Norfolk and Isle of Wight are the first local authorities to undergo the new Ofsted school improvement inspections

For the first time, teams of Ofsted inspectors will on Monday begin inspecting local authority arrangements for supporting school improvement in two parts of the country – Norfolk and the Isle of Wight – to find out, in Ofsted’s words, why these authorities have such a disproportionate number of under-performing schools. This is from Ofsted…

HM Chief Inspector, Sir Michael Wilshaw, said that Ofsted was determined to find out what lies behind this under-performance and to challenge and work with local authorities to raise standards and close the gap between the worst and best performing authorities in England.

The five-day inspections are taking place under a new framework, which came into force last month. These new inspections will determine whether councils are providing the right level of support and challenge to schools in their jurisdiction as well as promoting high standards and fair access to educational opportunity for all their children.

Sir Michael said:

‘Inspectors will be going into Norfolk and the Isle of Wight because too many schools in these two areas are failing to provide a standard of education that children deserve.

‘Ofsted’s targeted inspection of schools in Norfolk earlier this year and recent school inspections in the Isle of Wight have raised serious concerns about the effectiveness of the local authorities’ support and challenge. In both cases, many school leaders have expressed the view that their local authority is not doing enough to challenge their institutions to improve.’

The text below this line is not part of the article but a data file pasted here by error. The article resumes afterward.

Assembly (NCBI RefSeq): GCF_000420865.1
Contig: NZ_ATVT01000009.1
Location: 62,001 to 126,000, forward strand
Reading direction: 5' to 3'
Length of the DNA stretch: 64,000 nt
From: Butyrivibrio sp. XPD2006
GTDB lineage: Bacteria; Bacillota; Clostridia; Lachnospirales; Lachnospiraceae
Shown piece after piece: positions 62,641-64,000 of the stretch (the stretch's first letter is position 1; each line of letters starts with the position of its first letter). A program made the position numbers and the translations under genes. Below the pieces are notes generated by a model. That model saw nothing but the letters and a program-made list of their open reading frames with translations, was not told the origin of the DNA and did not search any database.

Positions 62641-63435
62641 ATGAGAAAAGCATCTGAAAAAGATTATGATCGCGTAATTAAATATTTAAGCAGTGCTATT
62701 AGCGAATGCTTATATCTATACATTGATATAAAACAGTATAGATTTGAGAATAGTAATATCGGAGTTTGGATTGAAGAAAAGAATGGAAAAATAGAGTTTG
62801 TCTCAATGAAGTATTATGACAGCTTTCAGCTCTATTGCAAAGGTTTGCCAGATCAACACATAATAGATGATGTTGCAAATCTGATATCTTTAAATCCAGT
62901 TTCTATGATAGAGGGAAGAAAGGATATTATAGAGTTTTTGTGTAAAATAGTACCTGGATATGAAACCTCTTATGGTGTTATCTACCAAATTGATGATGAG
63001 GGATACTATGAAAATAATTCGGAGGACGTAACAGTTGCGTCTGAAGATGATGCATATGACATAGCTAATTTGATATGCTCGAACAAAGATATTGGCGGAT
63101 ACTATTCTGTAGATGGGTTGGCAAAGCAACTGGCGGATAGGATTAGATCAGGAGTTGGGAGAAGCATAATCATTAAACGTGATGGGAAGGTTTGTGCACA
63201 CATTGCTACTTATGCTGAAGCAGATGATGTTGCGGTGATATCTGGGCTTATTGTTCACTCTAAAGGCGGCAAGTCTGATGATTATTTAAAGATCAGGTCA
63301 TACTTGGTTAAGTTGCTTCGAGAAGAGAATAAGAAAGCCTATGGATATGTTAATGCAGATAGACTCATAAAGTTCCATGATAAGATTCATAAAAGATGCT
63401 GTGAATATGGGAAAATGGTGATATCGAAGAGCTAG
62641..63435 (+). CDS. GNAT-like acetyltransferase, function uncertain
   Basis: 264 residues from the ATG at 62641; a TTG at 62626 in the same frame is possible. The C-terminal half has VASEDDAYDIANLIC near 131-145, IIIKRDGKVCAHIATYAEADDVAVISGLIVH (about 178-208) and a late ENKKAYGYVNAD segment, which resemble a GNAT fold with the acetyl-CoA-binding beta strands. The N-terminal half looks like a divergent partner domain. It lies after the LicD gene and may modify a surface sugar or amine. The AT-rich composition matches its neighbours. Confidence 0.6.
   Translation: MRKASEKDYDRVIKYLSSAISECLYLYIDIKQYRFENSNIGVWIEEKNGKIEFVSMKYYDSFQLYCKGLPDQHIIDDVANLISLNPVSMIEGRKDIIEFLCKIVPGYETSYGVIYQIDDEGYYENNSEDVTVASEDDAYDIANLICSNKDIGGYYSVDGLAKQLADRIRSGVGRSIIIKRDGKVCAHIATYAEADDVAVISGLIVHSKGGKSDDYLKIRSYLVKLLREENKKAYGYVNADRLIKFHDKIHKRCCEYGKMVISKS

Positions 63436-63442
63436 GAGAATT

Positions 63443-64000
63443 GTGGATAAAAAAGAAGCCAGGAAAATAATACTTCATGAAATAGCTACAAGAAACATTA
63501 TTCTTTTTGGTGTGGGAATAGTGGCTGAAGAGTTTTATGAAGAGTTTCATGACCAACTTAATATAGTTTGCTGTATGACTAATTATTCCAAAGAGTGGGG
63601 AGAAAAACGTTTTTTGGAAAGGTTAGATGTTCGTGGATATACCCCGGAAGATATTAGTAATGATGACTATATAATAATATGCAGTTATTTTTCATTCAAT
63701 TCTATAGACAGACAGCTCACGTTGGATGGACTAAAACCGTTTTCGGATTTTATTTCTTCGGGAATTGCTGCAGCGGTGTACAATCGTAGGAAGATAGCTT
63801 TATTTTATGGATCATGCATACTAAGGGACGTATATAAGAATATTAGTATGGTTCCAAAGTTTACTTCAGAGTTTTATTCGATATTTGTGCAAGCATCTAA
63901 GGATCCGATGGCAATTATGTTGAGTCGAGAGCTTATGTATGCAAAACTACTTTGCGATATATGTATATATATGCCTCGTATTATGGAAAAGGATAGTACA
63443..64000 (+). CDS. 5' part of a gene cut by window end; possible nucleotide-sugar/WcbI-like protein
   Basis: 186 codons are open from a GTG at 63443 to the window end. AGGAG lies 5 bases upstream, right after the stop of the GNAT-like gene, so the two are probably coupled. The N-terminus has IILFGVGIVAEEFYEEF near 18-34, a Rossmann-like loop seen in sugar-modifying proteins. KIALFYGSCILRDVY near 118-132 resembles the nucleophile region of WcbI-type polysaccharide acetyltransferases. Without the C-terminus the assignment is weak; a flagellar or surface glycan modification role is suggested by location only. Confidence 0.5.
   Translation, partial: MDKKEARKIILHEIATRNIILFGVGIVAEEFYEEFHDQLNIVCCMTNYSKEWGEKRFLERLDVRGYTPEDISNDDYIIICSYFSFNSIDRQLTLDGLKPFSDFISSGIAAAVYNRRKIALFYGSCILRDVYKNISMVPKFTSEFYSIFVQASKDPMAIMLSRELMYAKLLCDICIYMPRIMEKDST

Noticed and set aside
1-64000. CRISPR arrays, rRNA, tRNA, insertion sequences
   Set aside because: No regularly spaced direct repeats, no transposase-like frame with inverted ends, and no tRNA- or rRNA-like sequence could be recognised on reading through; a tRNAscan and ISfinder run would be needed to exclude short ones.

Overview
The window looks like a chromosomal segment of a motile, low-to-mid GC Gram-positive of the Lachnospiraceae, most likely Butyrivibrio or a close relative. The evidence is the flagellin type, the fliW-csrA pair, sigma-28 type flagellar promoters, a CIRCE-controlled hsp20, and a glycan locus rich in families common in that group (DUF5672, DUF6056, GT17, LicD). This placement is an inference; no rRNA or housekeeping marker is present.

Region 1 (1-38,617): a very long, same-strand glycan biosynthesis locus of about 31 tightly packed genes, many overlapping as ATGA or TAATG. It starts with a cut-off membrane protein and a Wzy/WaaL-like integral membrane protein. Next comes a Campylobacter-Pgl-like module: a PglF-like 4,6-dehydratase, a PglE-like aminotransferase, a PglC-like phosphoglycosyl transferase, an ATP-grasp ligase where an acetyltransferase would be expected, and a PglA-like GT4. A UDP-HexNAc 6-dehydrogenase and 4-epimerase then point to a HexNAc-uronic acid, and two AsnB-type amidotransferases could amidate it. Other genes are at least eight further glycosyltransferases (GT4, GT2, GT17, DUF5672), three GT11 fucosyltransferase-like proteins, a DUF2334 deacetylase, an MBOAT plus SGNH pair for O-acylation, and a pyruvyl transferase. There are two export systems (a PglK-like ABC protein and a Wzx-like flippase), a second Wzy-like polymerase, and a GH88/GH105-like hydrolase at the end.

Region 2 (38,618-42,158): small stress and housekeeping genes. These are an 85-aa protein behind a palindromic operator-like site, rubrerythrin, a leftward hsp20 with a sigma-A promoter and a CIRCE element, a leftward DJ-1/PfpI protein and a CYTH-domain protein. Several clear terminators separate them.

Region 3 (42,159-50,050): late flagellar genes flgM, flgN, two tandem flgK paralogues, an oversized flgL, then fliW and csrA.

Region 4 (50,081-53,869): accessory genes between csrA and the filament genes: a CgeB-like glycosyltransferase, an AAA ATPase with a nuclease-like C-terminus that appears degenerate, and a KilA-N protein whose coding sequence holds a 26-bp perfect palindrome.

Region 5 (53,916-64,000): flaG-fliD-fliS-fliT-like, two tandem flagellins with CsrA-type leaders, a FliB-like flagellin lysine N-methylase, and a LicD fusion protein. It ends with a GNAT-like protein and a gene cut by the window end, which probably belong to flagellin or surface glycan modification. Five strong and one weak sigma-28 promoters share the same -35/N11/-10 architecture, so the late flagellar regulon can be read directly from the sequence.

More at:  Norfolk and Isle of Wight are the first local authorities to undergo the new school improvement inspections

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Categories: Local authorities.

Comments

  1. TeaLadyJune

    It would be interesting to see how much those LAs have cut services over recent years; c.f. good LAs, too. #LAscutback SchoolsImprove

  2. Chrysalis

    Has anyone noticed that Gove encourages schools to be academies, free from LA oversight, and for all schools to be more independent.  Meanwhile, Wilshaw complains that schools are not sufficiently challenged by LA’s, and are not doing enough to improve schools.
    As someone who works for an LA, I can’t figure out whether I should be closely challenging schools and supporting them to improve, or whether I should be leaving them alone to decline and flounder.
    The Government wants to give the image of liberation, while still needing the LA to blame when things go wrong.

  3. johntleeds

    SchoolsImprove Blimey… they don’t sound like big metro Labour LAs!? Must be a test-drive before Gove picks a fight.

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